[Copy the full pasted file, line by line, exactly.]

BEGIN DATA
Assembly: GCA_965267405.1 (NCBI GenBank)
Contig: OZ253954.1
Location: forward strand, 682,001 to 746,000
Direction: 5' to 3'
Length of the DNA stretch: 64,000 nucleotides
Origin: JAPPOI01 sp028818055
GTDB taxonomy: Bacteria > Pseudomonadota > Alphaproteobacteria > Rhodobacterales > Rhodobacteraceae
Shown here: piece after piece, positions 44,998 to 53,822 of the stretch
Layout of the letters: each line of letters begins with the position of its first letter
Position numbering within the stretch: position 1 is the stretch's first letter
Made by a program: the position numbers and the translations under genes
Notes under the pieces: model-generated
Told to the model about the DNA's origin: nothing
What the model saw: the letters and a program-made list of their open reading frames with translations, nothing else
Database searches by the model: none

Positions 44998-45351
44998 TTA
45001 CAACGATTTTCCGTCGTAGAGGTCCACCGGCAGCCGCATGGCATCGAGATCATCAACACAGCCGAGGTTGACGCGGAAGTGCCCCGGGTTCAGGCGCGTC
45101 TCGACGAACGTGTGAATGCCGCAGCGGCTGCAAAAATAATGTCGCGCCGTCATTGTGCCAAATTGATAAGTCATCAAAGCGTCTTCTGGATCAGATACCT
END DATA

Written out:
Assembly: GCA_965267405.1 (NCBI GenBank)
Contig: OZ253954.1
Location: forward strand, 682,001 to 746,000
Direction: 5' to 3'
Length of the DNA stretch: 64,000 nucleotides
Origin: JAPPOI01 sp028818055
GTDB taxonomy: Bacteria > Pseudomonadota > Alphaproteobacteria > Rhodobacterales > Rhodobacteraceae
Shown here: piece after piece, positions 44,998 to 53,822 of the stretch
Layout of the letters: each line of letters begins with the position of its first letter
Position numbering within the stretch: position 1 is the stretch's first letter
Made by a program: the position numbers and the translations under genes
Notes under the pieces: model-generated
Told to the model about the DNA's origin: nothing
What the model saw: the letters and a program-made list of their open reading frames with translations, nothing else
Database searches by the model: none

Positions 44998-45351
44998 TTA
45001 CAACGATTTTCCGTCGTAGAGGTCCACCGGCAGCCGCATGGCATCGAGATCATCAACACAGCCGAGGTTGACGCGGAAGTGCCCCGGGTTCAGGCGCGTC
45101 TCGACGAACGTGTGAATGCCGCAGCGGCTGCAAAAATAATGTCGCGCCGTCATTGTGCCAAATTGATAAGTCATCAAAGCGTCTTCTGGATCAGATACCT